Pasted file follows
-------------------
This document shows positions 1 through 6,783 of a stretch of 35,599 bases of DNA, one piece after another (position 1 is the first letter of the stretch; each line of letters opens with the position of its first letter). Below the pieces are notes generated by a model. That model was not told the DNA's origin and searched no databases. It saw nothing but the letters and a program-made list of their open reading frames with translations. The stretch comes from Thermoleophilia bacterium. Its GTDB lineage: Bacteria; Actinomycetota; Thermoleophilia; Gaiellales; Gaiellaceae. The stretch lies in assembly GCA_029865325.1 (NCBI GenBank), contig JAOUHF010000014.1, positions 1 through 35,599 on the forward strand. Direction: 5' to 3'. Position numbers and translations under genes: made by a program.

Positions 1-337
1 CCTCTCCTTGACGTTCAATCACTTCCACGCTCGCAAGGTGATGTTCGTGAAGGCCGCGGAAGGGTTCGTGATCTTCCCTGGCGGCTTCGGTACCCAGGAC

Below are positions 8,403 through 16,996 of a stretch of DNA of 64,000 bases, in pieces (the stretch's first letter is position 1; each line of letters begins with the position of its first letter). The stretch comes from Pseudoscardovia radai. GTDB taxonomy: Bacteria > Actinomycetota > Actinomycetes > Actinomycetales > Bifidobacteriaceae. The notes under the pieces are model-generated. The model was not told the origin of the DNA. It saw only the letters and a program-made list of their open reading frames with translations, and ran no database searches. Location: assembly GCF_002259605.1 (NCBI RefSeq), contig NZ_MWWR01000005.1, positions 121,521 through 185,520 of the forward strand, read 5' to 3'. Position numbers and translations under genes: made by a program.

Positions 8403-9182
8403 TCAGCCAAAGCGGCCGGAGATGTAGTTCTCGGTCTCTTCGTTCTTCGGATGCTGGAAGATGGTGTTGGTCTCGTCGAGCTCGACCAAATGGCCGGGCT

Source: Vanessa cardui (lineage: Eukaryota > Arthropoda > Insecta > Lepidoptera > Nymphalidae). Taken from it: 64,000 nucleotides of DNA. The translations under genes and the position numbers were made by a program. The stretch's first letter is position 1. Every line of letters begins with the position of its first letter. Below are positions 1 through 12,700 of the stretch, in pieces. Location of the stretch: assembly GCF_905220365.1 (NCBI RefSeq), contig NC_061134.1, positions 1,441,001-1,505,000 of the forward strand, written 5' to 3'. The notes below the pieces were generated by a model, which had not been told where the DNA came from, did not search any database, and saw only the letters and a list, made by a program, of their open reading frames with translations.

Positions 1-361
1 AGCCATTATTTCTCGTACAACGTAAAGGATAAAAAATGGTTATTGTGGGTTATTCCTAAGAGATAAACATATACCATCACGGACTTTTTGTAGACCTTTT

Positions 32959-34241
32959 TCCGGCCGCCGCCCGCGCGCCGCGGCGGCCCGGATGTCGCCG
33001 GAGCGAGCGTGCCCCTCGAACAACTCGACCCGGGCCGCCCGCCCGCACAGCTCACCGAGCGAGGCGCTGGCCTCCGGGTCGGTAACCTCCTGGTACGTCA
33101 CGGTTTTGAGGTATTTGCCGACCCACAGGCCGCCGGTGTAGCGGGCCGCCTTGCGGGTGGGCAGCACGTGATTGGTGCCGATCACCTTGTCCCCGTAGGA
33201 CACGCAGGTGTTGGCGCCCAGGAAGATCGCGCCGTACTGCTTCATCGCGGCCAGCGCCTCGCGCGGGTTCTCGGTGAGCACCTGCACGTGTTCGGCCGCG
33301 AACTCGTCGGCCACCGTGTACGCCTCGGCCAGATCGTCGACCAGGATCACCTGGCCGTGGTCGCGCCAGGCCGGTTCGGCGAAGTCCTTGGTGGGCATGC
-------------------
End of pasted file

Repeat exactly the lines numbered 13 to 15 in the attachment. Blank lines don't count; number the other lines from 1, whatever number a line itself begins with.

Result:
33101 CGGTTTTGAGGTATTTGCCGACCCACAGGCCGCCGGTGTAGCGGGCCGCCTTGCGGGTGGGCAGCACGTGATTGGTGCCGATCACCTTGTCCCCGTAGGA
33201 CACGCAGGTGTTGGCGCCCAGGAAGATCGCGCCGTACTGCTTCATCGCGGCCAGCGCCTCGCGCGGGTTCTCGGTGAGCACCTGCACGTGTTCGGCCGCG
33301 AACTCGTCGGCCACCGTGTACGCCTCGGCCAGATCGTCGACCAGGATCACCTGGCCGTGGTCGCGCCAGGCCGGTTCGGCGAAGTCCTTGGTGGGCATGC